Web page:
Last week I was in Las Vegas presenting to a team of about 150 directors of inside sales and the subject was how they could to help their inside sales teams set more appointments. The problem their teams were having (and they are not unique in this way as many of you know through experience) was learning how to handle/bypass initial resistance and persevere through to getting their prospects to agree to an in house meeting. More specifically, the team was getting discouraged after one or two initial objections and giving up too soon.
To help them gain perspective on the importance of being persistent, I shared the following sales statistics with them:
48% of sales people never follow up with a prospect
25% of sales people make a second contact and stop
12% of sales people only make three contacts and stop
ONLY 10% of sales people make more than three contacts
2% of sales are made on the first contact
3% of sales are made on the second contact
5% of sales are made on the third contact
10% of sales are made on the fourth contact
80% of sales are made on the fifth to twelfth contact
In terms of prospecting and asking for the appointment, these statistics are extremely useful. What the directors were finding was that their reps were giving up long before the prospect was ready to say yes to the appointment. What we needed to do was to A) teach the reps how to effectively handle the initial resistance they were getting, and then B) teach them how to persevere long enough to keep asking for the appointment until the prospect said yes.
To teach the reps how to handle initial resistance, we developed a playbook of scripted responses that equipped the reps with effective ways of dealing with the objections they get over and over again. Knowing how to confidently handle these objections is the first step to teaching the reps how to persevere in the face of rejection.
The second step in persevering long enough to finally get a yes to setting the appointment was to teach the reps that it was not only OK to repeatedly get several no’s or objections, but that it was actually necessary to get them. In other words, we needed to train the reps that more no’s they get, the nearer they were to actually getting the appointment. And this is where the Bingo idea came in.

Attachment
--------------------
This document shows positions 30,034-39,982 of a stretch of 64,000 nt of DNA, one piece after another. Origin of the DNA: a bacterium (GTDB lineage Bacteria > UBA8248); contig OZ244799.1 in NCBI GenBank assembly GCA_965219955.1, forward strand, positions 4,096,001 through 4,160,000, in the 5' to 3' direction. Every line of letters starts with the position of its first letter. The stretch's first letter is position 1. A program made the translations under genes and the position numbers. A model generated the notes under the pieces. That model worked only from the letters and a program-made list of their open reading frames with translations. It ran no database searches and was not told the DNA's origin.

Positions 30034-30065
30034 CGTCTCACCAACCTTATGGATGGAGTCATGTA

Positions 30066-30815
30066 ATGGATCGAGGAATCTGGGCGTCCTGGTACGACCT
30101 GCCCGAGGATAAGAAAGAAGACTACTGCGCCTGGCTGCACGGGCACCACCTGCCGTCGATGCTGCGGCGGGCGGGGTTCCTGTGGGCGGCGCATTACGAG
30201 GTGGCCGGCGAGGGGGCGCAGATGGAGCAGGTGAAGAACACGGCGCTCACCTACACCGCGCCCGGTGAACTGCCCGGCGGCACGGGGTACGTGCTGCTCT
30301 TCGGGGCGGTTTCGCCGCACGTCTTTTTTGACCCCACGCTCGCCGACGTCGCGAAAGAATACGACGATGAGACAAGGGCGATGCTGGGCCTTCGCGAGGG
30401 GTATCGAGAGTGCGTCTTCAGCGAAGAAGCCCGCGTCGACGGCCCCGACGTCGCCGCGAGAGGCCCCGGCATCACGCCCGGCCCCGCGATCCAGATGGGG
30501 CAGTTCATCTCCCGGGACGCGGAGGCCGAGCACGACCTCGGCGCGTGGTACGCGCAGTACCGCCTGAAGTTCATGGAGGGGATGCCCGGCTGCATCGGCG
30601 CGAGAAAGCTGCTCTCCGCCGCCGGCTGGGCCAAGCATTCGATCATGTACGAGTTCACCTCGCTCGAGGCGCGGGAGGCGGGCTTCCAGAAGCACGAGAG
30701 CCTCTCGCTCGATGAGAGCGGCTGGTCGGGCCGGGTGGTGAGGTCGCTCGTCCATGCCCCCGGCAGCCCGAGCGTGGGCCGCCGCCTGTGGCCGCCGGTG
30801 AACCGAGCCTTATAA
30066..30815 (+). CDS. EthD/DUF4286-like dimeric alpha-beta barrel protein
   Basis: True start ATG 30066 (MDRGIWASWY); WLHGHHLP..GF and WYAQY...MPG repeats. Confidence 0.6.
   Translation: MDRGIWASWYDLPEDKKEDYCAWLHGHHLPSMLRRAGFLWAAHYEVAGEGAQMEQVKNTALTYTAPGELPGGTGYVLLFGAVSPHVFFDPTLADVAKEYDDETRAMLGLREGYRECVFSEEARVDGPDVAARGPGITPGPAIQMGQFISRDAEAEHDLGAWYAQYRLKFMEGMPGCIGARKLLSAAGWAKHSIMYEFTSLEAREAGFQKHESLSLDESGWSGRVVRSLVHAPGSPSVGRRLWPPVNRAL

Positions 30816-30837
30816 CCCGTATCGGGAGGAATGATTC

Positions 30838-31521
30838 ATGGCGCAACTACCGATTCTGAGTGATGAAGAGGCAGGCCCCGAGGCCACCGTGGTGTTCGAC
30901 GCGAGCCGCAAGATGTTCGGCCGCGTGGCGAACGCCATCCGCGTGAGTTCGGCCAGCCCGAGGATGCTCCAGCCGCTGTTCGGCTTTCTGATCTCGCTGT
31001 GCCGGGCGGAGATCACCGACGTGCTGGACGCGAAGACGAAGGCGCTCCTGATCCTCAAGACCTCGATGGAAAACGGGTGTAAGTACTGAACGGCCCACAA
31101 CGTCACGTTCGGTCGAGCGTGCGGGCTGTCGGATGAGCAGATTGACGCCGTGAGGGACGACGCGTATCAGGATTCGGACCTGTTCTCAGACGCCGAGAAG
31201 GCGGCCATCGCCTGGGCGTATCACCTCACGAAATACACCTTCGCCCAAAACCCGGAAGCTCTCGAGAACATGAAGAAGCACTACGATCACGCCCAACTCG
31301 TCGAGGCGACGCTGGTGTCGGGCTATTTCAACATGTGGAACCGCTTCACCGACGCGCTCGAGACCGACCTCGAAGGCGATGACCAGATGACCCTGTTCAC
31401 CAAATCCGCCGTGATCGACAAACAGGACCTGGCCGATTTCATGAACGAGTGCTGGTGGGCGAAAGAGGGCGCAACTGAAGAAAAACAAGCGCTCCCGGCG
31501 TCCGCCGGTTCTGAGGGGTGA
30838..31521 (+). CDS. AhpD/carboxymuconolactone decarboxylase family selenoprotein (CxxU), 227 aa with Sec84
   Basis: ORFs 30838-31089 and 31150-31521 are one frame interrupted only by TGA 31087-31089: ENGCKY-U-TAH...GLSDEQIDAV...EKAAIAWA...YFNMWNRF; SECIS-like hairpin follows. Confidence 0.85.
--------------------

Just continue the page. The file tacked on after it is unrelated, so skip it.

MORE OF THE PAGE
There are many ways that front line supervisors and managers can mentor and coach sales reps through prospecting and closing calls, but a new way of teaching them to actually look forward to getting no’s is to make a game of it using Bingo as the model.
As many of you know, the game of bingo is played by matching numbers that are drawn to a game card that contains 24 numbered spaces in a 5 x 5 grid. Once a player completes a ‘Bingo’ pattern, such as a line with five numbers in a vertical, horizontal or diagonal row on one of their cards, they win the game and or a prize. During the training, one of the directors had a great idea that would use the game of bingo to help their sales reps overcome their fear of getting rejected.
She said that she was going to put a bingo card together, but she was going to replace the numbers on the card with abbreviations of objections. For example, she would make one of the squares “NI” for “Not Interested” and “NM” for “No Money” and “SI” for “Just send some information.” Then she would pass out a card to each sales rep during their next scheduled call night, and she would instruct the rep to cross out one of the squares whenever they got the corresponding objection. The first one to complete a ‘Bingo’ pattern would win!
The brilliance of this idea is that by making getting objections or blow offs a game the reps will be trained to not only expect them, but also to look forward to getting them as well. In fact, because reps often get several objections per call, the practice of completing a bingo card will train the rep that the more times they ask for the appointment on the same call (and so get more objections) the more they will ‘win’ at the game. Oh, and the more times they win at bingo, the more times they will win by getting an appointment as well.
Teaching sales reps to persevere through the objections and stalls they get on calls will result in more confidence, less fear and call reluctance and, of course, more appointments and sales. And the great thing about using bingo to teach this is that reps suddenly get to ‘reframe’ what is usually a demoralizing experience into a game of chance. The more chances they take in using the rebuttal scripts and asking for the appointment, the more chances they have to win at the game of sales.
I thanked Jill for this great training idea, and each time I mentioned it to the next group of directors they liked it, too. If you are in charge of a group of inside sales reps – or if you are an inside sales rep and need some help in persevering through objections – then I encourage you to try this out as well. Remember, persistence overcomes resistance, so use the game of bingo to teach your reps how to persevere to get the appointment or the sale – or both!